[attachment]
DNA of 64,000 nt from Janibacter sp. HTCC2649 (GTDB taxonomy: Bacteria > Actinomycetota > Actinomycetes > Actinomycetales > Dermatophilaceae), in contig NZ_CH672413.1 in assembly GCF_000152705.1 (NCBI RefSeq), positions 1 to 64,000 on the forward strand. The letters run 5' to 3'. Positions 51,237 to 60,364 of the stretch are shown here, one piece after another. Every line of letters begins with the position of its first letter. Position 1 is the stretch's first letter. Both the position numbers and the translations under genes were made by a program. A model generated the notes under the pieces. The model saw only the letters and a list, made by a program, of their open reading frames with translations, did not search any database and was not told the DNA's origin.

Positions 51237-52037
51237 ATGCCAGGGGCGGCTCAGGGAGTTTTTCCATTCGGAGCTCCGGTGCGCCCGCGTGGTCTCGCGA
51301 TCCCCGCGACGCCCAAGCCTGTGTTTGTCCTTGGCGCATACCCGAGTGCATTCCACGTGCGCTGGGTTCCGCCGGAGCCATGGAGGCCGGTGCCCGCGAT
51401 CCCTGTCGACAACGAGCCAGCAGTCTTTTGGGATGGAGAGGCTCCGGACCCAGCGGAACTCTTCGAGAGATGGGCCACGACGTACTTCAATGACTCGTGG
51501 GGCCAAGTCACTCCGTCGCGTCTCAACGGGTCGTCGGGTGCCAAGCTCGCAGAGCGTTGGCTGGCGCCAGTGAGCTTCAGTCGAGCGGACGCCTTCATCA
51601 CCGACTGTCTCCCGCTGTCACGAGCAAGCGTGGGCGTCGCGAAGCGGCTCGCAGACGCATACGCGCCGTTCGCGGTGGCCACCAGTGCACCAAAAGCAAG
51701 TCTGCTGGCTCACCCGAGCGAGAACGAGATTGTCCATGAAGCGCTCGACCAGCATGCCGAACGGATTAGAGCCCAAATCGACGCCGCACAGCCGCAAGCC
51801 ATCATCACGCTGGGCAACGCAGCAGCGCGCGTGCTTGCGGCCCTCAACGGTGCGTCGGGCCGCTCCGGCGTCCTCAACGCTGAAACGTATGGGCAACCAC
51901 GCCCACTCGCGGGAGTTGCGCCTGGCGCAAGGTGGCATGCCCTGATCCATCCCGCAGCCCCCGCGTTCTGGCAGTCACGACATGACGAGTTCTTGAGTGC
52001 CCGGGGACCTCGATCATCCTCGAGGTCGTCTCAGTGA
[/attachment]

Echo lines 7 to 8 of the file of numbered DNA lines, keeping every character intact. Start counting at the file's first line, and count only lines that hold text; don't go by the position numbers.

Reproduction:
51601 CCGACTGTCTCCCGCTGTCACGAGCAAGCGTGGGCGTCGCGAAGCGGCTCGCAGACGCATACGCGCCGTTCGCGGTGGCCACCAGTGCACCAAAAGCAAG
51701 TCTGCTGGCTCACCCGAGCGAGAACGAGATTGTCCATGAAGCGCTCGACCAGCATGCCGAACGGATTAGAGCCCAAATCGACGCCGCACAGCCGCAAGCC